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volume 1, issue 2

Today in loonygames:

New!! The Archives have been cleaned up, fead links fixed, and printable versions restored! Also, don't miss the new comments on the front page!

Livin' With The Sims: theAntiELVIS explores the wild and wacky world that is Will Wright's The Sims, asking the inevitable quesiton, "is The Sims the first step toward a virtual life where everyone is Swedish?"

Pixel Obscura: Josh Vasquez on Omikron: The Nomad Soul.

Real Life: Check out our newest comic strip, Real Life! Updated daily!

User Friendly: Updated daily!

Related Links:

Still Sick of Games: Jeff Solomon's follow-up article to the original "Are Sick of Games?"


You've got an opinion...voice it! Drop a line to our Feedback column...you could end up with a free T-Shirt!

Random Feature :

5 Years of Doom!: Last year, on the 5th anniversary of Doom, we took a look back at how the industry has changed in its wake.

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Are You Sick of Games? (continued)

By Jeff "nonick" Solomon


Why is everything spinning around? In my room???

What people are experiencing when they walk away from Quake and stumble around is a variation of motion sickness that is called simulator sickness. Simulator sickness is very similar to motion sickness in terms of symptoms (nausea, loss of balance, vertigo, etc.), but has a different cause.

Motion sickness most typically results from situations where a person's inner ear is thrown off balance by physical motion; the internal fluids move around, causing the body to lose its sense of foundation. This is what usually causes the nausea and vertigo that some people experience on boats and airplanes where the basic foundation is constantly in motion (research shows that approximately 80% of people are susceptible to some form of motion sickness). This is not, however, what is happening when people become sick while playing video games.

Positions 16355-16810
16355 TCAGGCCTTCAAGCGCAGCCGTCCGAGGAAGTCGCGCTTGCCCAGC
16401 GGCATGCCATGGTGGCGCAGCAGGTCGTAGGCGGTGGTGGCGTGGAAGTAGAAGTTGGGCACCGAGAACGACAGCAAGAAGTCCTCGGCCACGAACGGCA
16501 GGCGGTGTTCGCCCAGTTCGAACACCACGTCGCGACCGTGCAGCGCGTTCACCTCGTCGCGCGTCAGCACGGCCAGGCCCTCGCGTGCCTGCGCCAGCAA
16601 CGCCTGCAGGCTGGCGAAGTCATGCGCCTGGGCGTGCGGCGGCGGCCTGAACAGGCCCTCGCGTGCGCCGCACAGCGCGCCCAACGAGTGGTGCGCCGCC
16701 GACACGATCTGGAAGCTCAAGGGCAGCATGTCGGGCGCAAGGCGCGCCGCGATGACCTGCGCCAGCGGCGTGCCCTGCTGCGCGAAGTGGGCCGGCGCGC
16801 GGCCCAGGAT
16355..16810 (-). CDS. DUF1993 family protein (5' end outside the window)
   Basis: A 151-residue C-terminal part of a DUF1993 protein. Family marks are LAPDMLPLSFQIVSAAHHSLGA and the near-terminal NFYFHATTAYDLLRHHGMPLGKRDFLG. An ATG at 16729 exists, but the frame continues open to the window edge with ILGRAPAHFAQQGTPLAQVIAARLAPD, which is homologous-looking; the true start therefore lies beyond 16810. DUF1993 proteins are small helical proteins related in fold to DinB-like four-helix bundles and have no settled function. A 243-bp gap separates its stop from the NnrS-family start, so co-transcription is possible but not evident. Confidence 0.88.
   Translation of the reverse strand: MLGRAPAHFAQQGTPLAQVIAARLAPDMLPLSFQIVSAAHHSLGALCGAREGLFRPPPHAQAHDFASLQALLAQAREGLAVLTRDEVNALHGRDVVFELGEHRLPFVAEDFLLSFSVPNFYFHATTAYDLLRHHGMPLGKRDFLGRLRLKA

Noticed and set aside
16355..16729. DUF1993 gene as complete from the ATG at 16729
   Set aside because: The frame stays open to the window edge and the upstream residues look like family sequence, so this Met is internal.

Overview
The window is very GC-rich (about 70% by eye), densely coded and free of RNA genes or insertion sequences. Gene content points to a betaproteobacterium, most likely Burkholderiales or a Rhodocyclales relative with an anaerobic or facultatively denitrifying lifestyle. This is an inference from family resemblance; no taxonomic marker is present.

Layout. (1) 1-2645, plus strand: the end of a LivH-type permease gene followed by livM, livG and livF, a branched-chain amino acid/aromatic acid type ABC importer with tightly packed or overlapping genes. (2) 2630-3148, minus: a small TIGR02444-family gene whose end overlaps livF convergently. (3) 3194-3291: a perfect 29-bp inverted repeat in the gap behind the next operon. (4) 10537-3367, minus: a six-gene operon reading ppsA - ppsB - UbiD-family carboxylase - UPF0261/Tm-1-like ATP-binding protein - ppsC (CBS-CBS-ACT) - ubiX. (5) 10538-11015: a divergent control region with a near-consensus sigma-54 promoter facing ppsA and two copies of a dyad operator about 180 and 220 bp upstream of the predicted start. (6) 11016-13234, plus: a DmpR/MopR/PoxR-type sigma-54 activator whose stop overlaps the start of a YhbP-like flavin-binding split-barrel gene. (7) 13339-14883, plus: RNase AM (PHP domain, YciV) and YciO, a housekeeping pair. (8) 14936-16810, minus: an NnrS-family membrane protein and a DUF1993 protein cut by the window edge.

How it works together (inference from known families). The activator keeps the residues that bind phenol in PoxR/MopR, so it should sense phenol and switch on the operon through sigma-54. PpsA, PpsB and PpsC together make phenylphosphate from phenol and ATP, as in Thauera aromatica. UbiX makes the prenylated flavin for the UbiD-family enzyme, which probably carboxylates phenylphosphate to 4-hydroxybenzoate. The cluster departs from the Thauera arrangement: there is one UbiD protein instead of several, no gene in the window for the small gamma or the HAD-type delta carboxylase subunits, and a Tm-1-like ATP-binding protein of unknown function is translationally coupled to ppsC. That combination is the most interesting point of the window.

Simulator sickness, by comparison, results from purely virtual circumstances. There's not much motion involved in playing Quake (ducking and bobbing, perhaps, but not much else), so the sickness people feel is coming purely from the screen and speakers - their virtual visual and aural environment - as opposed to their real environment. However, simulator sickness is intrinsically related to motion sickness in terms of symptoms, and studies have shown that people who are prone to getting motion sickness are also more likely to experience simulator sickness (and vice versa).

This is actually pretty amazing: a computer-driven, virtual environment can fool the body well enough to cause some of its most basic support systems to become confused. This didn't happen twenty years ago with Pong. In fact, while people have been experiencing simulator sickness for years in training environments (for commercial airline and military use), only recently have video games become sophisticated enough to produce the kind of virtual world that is realistic enough to cause simulator sickness.